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NHL Draft

Coyotes won't sign Bleackley to entry-level contract

Arizona GM says supplemental draft pick 'more valuable asset'

by Mike G. Morreale @mikemorrealeNHL / NHL.com Staff Writer

BUFFALO -- Red Deer forward Conner Bleackley can re-enter the 2016 NHL Draft after Arizona Coyotes general manager John Chayka confirmed Wednesday they will not sign the 2014 first-round pick to an entry-level contract. 

The deadline for Bleackley to sign a contract was Wednesday. As a result, Bleackley is eligible for the 2016 draft and the Coyotes will receive a 2016 supplemental second-round draft pick. The Coyotes now have eight picks in the draft, including two each in the first and second rounds.

The 2016 draft is at First Niagara Center from June 24-25.

"We're going to take the compensation pick," Chayka told NHL.com at the NHL Scouting Combine. "There's a lot of value in that pick. That's not to diminish anything Conner has done or the type of player he is. He had a good Memorial Cup. He's a good player, but at this point [the draft pick] is a more valuable asset for us."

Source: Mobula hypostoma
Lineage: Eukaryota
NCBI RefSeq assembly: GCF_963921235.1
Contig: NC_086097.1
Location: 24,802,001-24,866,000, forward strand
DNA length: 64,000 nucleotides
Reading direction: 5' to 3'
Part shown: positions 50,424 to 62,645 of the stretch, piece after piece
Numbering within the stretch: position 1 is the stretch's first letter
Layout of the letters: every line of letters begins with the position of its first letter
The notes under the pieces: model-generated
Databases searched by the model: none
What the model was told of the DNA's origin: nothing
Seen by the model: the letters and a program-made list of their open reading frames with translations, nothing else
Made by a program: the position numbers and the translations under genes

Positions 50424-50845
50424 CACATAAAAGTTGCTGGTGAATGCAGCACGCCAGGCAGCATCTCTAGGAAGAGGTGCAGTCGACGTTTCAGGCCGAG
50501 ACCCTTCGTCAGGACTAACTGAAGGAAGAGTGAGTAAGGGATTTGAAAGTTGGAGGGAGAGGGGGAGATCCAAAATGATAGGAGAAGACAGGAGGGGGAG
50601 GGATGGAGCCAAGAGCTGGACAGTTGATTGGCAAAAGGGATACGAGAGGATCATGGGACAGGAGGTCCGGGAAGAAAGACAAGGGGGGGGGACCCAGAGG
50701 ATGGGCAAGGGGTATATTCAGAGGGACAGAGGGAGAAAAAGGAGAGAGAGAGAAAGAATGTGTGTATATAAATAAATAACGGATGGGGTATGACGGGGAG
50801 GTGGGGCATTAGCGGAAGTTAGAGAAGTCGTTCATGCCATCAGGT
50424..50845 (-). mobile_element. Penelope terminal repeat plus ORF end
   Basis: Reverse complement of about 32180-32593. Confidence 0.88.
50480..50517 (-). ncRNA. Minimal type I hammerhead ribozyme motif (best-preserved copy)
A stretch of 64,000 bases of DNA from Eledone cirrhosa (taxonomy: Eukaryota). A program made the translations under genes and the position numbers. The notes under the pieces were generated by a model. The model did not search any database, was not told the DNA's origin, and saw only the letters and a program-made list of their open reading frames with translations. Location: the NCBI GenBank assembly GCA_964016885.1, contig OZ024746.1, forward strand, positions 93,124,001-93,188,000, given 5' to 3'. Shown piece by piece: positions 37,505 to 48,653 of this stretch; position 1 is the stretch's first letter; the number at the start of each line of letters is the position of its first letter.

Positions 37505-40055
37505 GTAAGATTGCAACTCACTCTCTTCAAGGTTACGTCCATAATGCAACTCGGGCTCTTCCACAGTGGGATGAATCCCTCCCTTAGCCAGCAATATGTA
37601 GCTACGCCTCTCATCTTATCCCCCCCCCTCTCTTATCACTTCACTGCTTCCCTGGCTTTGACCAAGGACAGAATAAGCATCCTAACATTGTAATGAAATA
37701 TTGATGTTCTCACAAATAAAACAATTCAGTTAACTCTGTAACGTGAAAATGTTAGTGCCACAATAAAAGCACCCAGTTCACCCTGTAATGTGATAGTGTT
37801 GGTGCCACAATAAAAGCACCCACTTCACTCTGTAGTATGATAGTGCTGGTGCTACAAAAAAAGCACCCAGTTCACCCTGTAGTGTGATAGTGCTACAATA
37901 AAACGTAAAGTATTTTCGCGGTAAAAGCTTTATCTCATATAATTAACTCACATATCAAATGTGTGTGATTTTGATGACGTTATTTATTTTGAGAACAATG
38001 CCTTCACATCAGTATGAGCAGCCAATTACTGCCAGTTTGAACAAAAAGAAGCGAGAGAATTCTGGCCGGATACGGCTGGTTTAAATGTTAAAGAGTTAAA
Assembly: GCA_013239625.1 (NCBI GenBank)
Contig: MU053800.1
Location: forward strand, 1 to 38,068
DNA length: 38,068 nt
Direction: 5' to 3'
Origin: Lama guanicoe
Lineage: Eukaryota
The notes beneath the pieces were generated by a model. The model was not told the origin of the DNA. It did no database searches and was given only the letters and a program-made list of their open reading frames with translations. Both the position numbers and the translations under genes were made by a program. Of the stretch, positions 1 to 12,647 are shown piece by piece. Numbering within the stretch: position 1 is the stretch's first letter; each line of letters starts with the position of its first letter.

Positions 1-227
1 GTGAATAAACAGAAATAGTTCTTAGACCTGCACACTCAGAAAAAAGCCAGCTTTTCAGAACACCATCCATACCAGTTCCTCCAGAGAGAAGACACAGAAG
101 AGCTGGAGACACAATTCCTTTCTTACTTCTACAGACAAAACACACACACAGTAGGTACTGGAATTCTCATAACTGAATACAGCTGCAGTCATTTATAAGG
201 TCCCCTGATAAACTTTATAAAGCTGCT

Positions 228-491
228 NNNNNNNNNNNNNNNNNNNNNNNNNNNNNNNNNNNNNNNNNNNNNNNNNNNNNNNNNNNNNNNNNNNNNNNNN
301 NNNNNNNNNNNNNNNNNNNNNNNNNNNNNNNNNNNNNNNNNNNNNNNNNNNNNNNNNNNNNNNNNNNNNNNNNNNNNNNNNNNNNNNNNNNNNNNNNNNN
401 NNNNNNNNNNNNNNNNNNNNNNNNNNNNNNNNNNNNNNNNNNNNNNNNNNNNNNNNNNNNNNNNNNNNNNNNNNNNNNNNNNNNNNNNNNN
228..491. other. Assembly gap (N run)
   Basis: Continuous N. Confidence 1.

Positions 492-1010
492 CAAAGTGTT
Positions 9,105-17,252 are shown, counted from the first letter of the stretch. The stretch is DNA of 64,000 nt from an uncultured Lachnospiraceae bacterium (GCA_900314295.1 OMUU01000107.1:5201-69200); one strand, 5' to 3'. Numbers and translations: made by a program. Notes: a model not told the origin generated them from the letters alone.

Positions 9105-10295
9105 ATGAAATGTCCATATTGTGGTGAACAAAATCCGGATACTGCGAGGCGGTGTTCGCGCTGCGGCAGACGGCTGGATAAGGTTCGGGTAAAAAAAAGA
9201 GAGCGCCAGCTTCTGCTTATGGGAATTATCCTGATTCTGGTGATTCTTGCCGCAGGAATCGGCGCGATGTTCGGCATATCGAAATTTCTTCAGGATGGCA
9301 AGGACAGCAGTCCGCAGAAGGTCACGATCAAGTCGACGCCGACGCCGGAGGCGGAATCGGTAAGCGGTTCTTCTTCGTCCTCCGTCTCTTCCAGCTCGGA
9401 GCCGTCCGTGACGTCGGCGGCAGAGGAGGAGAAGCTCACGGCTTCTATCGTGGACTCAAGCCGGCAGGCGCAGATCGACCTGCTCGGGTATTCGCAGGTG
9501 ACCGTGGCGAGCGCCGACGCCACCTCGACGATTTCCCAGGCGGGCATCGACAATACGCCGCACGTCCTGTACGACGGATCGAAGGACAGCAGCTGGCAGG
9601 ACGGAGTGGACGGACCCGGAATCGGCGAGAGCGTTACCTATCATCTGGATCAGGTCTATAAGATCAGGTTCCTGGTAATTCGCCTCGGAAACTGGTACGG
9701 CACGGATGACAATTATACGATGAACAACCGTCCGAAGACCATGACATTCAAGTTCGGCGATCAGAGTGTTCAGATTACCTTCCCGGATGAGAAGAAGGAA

The Colorado Avalanche selected Bleackley with the 23rd pick of the 2014 draft. He was traded to the Coyotes with forward Alex Tanguay and defenseman Kyle Wood for forward Mikkel Boedker on Feb. 29.

Bleackley, 20, had 46 points (13 goals, 33 assists) in 55 games with Red Deer of the Western Hockey League this season.

Bleackley sustained a wrist injury when a skate blade severed tendons during the first period of a win against Edmonton on March 19. It was his second major injury of the season; he missed six weeks because of a broken left kneecap sustained Jan. 23.

The wrist injury was expected to keep him out for the remainder of the season, but Bleackley returned for all four games in the Memorial Cup held in Red Deer, Alberta, from May 20-29. He had two assists, a plus-4 rating and four shots on goal in the tournament.

"Hats off to him for returning to the lineup and playing well," Chayka said. "It's not easy to do, especially at a Memorial Cup level to come back off an injury like he had and perform the way he did. It's a pretty special thing, but we're in the business of maximizing assets, so that's our decision."

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